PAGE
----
A Thesis for Handling Defensive Security

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Ok, this is one thing that is near and dear to me that we built up. It’s a thesis on how I believe defense should be handled.

When you are moving at speed, and you have questions, for example I had questions within my company about how data loss prevention was being handled. In DLP different tools can be used to look for communication. For example, I received a communication from a bank, and I was talking with this bank officer about a variety of subjects and I replied to him. In that reply the bank officer had in the bottom heading of his email, way at the bottom under all of the legal language, which said “do not forward”. It was a “do not forward” rule. Well, when I replied to him that “do not forward” rule triggered our filter, but then that went and got distributed to people that would actually take care of that within our organization. We have a “do not forward rule” for a reason.
However, that potentially, could have been a problem because it was a reply to a bank officer. What if that communication to the bank officer is because we were in a financial crisis, and all of a sudden that got forwarded to people in my organization, that then saw we were in a financial crisis? We’re not at all, this was just planning items with a bank person, but pay attention to that.

Ask your team for what all of the DLP rules are, and ask for a screen shot of them. Don’t just ask for what they are, ask for a screenshot, proof, so you can review them, and look at them, and say ‘hah, this is interesting; this is an unintended consequence of something good’. I want to know that if a customer is sending a Visio diagram to my team, I don’t want that forwarded, and that’s why we have it there. We actually put “do not forward it” in this, and it won’t go anywhere.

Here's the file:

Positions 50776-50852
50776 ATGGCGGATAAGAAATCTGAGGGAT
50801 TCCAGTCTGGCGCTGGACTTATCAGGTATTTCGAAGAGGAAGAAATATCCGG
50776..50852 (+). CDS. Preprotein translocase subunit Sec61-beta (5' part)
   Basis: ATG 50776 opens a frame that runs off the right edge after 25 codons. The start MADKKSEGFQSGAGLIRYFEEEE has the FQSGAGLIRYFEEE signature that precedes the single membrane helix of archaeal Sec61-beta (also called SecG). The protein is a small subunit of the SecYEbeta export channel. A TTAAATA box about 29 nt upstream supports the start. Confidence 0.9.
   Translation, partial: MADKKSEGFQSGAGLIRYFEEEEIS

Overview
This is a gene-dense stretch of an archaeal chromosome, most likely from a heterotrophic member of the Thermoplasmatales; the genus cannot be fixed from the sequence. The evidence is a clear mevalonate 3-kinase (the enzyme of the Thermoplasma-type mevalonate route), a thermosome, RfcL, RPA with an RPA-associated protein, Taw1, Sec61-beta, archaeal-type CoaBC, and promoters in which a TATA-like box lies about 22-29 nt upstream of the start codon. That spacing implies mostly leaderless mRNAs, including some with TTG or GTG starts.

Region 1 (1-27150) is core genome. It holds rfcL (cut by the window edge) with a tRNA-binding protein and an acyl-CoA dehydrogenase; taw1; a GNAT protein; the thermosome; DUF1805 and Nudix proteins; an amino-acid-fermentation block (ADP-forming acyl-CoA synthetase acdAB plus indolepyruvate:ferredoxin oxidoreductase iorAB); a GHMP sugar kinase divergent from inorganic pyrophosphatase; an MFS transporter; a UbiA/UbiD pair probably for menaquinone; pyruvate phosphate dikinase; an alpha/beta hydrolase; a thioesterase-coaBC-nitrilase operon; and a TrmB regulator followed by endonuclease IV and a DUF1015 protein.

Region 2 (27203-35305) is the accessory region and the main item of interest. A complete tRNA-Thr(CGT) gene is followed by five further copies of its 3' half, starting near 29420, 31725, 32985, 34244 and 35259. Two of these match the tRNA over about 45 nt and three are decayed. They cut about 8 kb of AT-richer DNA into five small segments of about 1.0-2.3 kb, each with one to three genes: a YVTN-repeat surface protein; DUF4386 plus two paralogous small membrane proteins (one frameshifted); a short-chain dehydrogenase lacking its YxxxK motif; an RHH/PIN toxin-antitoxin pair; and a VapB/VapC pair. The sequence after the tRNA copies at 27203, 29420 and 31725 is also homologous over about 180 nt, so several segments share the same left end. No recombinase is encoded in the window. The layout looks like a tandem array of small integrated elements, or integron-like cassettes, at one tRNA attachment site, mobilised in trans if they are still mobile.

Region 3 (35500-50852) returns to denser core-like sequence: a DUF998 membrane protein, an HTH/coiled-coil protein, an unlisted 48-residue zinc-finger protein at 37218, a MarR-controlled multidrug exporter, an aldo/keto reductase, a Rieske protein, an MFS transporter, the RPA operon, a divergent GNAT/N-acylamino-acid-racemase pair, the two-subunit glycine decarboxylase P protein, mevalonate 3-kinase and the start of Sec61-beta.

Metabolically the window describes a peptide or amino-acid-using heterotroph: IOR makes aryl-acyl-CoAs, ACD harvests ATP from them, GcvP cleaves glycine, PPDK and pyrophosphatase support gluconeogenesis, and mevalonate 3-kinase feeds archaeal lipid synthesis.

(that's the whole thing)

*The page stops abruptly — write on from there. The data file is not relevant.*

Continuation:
Just look for the unintended consequences of these advanced security systems, so you can know how your systems are actually set up. OpenDNS helps with mobile devices, we want to know where people are going. If you want to see how those rules are set up, just ask. Ask your team to send you the screenshots, and to explain the different rules. It’s a 15 minute conversation but it helps you understand how your systems are set up.

That’s my tip for today.


In this CIO Innovation Insider, I wanted to share with you what I believe is an important step to take in managing your business’ advanced security systems. Ask your team about your DLP rules, and ask them for proof – don’t just take their word for it. It is important to understand these rules so that you can protect yourself from any unintended consequences.

Major Take-Aways from This CIO Innovation Insider:

  1. The importance of understanding your DLP rules
  2. The importance of mitigating unintended consequences
  3. The benefits of actively communicating with your team